The iPrEx trial demonstrated PrEP efficacy for MSM and TG women, but recent studies have raised questions regarding the population-level effectiveness of PrEP in a world of limited public health resources, multiple biomedical HIV prevention approaches, and concerns surrounding appropriate implementation protocols. The recent release of the HPTN 052 trial results has bolstered policy arguments for investing scarce resources in “treatment as prevention” programs , perhaps to the detriment of investment in PrEP. It is in this environment that we obtained findings that we translate here into seven recommendations for PrEP to be “real-world effective”:
Prior studies have discussed the need to clarify PrEP target populations, and to establish protocols for medication dosing, adherence and side effects monitoring, and provider training in harm reduction and risk assessment counseling , . Our study demonstrates that providers are in general agreement that PrEP should be dosed daily in line with the iPrEx trial protocol and the CDC’s interim guidance on PrEP , . Providers believed that recipients should be monitored for side effects and possible seroconversion on at least a quarterly basis, and that clinic staff need further training in PrEP implementation. Given the central role of registered nurses in community health clinics, training programs should include protocols for clinic staff besides physicians to provide PrEP and conduct appropriate monitoring and follow up. Training protocols must therefore account for the role of different healthcare providers.
Providers were more divided on specifying PrEP target populations. Although most agreed that serodiscordant couples were ideal candidates for PrEP, there was more discussion around the worried well and individuals with multiple sex partners. While providers at publicly financed clinics were most concerned with targeting PrEP to very high-risk individuals, providers working with privately insured patients expressed a greater willingness to prescribe PrEP to any motivated patient. Given limited HIV prevention resources, existing data that PrEP is most cost-effective when targeted to high-risk individuals, as well as equity concerns, we agree that publicly financed clinics should adopt more restrictive risk-based parameters for offering PrEP. However, public health officials and providers should be aware that providers working with privately insured patients are likely to continue to prescribe PrEP to a wider pool of patients.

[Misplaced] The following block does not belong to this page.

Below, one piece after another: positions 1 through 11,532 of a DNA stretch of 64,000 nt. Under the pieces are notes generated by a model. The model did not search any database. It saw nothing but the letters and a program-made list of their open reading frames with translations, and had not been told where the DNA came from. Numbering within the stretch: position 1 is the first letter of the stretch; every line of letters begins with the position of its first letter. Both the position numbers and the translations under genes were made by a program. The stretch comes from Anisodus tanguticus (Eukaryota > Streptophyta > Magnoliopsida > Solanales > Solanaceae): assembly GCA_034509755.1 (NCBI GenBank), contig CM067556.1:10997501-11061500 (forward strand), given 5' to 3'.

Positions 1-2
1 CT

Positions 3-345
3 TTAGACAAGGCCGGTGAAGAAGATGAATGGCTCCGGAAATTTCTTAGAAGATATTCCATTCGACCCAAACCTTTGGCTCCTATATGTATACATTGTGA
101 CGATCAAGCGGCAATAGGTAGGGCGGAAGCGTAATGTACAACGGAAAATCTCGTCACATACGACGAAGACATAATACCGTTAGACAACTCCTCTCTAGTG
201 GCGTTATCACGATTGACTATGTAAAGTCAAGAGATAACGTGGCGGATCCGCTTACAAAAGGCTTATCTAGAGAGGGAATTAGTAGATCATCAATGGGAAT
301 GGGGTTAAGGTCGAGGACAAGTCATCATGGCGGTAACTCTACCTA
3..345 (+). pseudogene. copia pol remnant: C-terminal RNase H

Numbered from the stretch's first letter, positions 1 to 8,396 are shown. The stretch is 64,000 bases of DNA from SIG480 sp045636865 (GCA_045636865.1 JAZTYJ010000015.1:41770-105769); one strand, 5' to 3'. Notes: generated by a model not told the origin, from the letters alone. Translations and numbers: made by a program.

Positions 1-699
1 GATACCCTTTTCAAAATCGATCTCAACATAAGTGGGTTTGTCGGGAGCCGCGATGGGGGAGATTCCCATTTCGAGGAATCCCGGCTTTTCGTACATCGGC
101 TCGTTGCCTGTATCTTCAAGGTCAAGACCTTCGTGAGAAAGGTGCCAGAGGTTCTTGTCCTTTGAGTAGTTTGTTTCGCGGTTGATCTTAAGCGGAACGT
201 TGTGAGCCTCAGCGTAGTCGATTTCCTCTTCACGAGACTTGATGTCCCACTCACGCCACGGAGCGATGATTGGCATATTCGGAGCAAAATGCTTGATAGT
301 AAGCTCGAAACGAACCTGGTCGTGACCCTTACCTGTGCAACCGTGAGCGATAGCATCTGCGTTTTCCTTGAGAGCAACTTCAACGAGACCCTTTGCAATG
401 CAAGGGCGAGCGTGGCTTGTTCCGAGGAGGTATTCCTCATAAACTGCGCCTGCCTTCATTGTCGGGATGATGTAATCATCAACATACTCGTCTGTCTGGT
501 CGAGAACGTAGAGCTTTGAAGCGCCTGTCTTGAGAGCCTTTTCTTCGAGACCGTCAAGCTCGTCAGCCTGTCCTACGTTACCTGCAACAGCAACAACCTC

Several recent studies have called for PrEP community education to be included as part of a combination approach to HIV prevention , . Our findings support this call, as providers reported very low demand from their patients for PrEP, even though many providers in our sample work with patients reporting very high-risk sexual behavior (e.g. multiple cases of rectal gonorrhea, repeated PEP use, low use of condoms). Also, providers believed that community education could help reduce stigma around accessing HIV-related care and prevention services. In this study, several providers spoke of partnerships between their clinics, local public health departments and community-based organizations as one effective approach for expanding PrEP community education.
Our findings also demonstrate that many providers believe they or their colleagues were in need of additional education regarding PrEP implementation. Several providers indicated that provider training in identifying appropriate PrEP candidates could help facilitate discussions with patients that reported high-risk behaviors. Non-HIV specialist providers also discussed a need for further education on adherence counseling and side effects monitoring, with STI/sexual health clinic providers in particular needing further training on long-term follow-up with patients.